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Sunday, June 25, 2017

Working on the impossible

All quotes are from the National Center for PTSD.

"Trauma survivors with PTSD may have trouble with their close family relationships or friendships. The symptoms of PTSD can cause problems with trust, closeness, communication, and problem solving."

Always. Always. Always. I'm so tired of this. And it's been the case for so long that much of the time I no longer address what's happening inside of me as it pertains to relationships. Everyone's tired of talking about it. I'm tired of talking about it.

"Survivors with PTSD may feel distant from others and feel numb. They may have less interest in social or sexual activities. Because survivors feel irritable, on guard, jumpy, worried, or nervous, they may not be able to relax or be intimate. They may also feel an increased need to protect their loved ones. They may come across as tense or demanding."

That first thing. I have trouble with it. Pretty much always. There have been moments when I've been able to escape it. Those have felt glorious. And then awful. The glorious is always followed up by guilt and fear topped off with an obsessive need to repeat the moments as soon and as often as possible. Which leads to the feeling that I'm using the person I love simply to get what I want. Ugly.

"Dealing with these symptoms can take up a lot of the survivor's attention. He or she may not be able to focus on the partner. It may be hard to listen carefully and make decisions together with someone else. Partners may come to feel that talking together and working as a team are not possible."

That's my fear, really. Dealing with symptoms often distracts me from conversations or potentially intimate moments. Dealing with symptoms keeps me from fully committing to what is happening now. And I'm pretty sure that someone on the outside, looking in, can only see that I"m not acting or reacting in a way that will foster closeness and trust in a relationship.

"Certain types of "man-made" traumas can have a more severe effect on relationships. These traumas include:
-Childhood sexual and physical abuse
-Domestic violence
-Prisoner of war"

Okay. The first two. Only two on a list of nine.That's less that 25%. So why am I having such difficulty? And seriously, genocide and torture would be so much worse. Except, clearly, my brain and body do not perceive it that way. Still, it does seem that I could manage a little better. Childhood was a long time ago.

"Survivors of man-made traumas often feel a lasting sense of terror, horror, endangerment, and betrayal. These feelings affect how they relate to others. They may feel like they are letting down their guard if they get close to someone else and trust them. This is not to say a survivor never feels a strong bond of love or friendship. However, a close relationship can also feel scary or dangerous to a trauma survivor."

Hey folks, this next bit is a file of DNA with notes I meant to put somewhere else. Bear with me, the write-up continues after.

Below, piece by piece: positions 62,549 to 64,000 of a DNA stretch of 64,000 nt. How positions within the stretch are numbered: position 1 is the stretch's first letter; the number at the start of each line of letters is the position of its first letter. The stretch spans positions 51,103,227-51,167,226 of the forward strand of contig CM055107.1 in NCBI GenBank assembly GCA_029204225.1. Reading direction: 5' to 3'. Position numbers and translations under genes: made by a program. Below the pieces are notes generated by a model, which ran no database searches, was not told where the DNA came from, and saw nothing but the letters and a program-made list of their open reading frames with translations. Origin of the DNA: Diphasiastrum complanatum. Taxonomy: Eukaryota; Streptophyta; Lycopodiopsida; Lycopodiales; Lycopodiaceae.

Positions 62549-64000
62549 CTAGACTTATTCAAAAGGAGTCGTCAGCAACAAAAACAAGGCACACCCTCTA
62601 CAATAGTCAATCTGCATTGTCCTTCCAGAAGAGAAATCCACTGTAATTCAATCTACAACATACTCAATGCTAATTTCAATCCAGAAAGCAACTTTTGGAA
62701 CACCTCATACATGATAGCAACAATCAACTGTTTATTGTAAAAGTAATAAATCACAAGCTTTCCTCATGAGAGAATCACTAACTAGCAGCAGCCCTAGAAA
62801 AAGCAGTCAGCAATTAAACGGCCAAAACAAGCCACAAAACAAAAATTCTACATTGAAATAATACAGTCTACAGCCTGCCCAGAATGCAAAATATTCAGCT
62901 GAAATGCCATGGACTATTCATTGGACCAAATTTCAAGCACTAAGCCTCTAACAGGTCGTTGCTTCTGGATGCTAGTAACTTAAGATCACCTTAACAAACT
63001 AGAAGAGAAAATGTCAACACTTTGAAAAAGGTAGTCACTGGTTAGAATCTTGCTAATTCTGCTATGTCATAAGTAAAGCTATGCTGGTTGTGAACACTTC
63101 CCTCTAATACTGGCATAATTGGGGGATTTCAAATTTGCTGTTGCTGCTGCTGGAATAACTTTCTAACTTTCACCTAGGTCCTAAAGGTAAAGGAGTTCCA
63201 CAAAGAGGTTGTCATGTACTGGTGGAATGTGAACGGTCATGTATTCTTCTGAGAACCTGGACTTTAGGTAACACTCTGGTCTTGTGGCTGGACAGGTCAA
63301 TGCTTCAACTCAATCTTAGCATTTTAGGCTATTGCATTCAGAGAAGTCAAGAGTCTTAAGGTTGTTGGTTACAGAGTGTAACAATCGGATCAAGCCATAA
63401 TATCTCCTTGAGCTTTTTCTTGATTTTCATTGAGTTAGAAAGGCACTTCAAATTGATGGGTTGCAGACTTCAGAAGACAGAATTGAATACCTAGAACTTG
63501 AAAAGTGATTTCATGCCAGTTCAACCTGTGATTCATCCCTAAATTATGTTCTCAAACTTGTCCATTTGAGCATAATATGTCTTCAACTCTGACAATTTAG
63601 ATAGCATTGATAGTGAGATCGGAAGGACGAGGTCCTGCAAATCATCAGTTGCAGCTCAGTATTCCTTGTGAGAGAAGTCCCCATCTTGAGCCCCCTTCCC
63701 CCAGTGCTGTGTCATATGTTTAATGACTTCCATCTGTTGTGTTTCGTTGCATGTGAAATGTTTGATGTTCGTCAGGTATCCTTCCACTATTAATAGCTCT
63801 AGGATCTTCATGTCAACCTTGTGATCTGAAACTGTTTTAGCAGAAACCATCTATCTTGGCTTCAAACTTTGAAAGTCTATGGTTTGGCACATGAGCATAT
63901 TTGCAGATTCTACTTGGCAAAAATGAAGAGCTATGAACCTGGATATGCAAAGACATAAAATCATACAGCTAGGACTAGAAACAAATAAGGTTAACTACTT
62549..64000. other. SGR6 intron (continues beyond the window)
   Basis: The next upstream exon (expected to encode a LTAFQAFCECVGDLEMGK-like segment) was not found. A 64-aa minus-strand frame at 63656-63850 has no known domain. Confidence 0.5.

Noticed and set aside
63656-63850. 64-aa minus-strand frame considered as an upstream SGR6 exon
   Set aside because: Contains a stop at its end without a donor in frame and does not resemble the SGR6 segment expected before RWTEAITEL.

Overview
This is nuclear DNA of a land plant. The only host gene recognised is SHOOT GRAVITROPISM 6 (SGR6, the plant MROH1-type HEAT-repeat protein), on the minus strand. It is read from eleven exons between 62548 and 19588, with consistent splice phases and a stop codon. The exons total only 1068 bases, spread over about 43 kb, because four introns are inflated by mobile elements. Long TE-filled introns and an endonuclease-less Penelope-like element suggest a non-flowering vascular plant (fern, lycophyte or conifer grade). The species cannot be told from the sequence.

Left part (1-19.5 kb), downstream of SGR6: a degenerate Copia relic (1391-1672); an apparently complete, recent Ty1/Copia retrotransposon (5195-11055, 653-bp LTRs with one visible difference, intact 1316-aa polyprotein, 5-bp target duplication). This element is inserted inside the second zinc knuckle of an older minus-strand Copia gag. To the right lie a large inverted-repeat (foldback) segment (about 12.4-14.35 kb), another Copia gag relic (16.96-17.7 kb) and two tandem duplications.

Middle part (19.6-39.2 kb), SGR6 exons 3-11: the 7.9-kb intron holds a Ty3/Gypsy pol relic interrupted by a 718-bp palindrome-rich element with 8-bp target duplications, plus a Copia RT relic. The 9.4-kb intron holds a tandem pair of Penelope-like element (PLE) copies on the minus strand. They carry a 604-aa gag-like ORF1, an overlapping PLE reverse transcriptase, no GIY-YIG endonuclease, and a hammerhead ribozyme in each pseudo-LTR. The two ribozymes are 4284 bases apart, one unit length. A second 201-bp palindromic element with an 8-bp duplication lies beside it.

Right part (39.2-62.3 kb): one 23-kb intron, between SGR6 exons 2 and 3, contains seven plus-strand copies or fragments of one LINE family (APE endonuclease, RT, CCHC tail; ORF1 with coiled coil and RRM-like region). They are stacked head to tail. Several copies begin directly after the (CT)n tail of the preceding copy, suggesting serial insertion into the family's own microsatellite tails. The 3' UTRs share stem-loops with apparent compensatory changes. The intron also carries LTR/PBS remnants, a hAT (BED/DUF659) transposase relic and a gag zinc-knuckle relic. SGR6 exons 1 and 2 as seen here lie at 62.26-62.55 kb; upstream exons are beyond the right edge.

They do. All close relationships feel scary and dangerous to me. But I still feel strong bonds of love and friendship. Which makes everything feel even more complicated.

"People with PTSD can create and maintain good relationships by:
-Building a personal support network to help cope with PTSD while working on family and friend relationships
-Sharing feelings honestly and openly, with respect and compassion
-Building skills at problem solving and connecting with others
-Including ways to play, be creative, relax, and enjoy others"

Working on this. So much work. It's a lot of work to play, be creative, relax, and enjoy others. It's a lot of work to figure out how to connect with others. It's a lot of work to share honestly and openly. It's a lot of work to find a personal support network. I'm sort of exhausted.

"What can be done to help someone who has PTSD?
Relations with others are very important for trauma survivors. Social support is one of the best things to protect against getting PTSD. Relationships can offset feelings of being alone. Relationships may also help the survivor's self-esteem. This may help reduce depression and guilt. A relationship can also give the survivor a way to help someone else. Helping others can reduce feelings of failure or feeling cut off from others. Lastly, relationships are a source of support when coping with stress."

Well, that's not really an answer, is it. It just tells me all the reasons relationships are important. The next paragraph talks about all the ways you need to seek profession (expensive) help. Yay. And I'm not blaming the information source. It's really, really hard to figure out how to help someone with PTSD. Everyone experiences it differently. Therapist keeps telling me to stop worrying about overtaxing the people in my life and bank on their love for me instead. Those aren't his words, of course. They're my interpretation of his words. Still, it does seem that he's asking me to do something impossible. That's just how it feels.

But I'm persisting, I think. At least for now. Until I completely run out of stamina. I want to be different. I want to stop being a afraid. I want to be loved because I'm worth it. And I want it to be less taxing to love me. 

But I've been working on this a long time. And I'm so tired.

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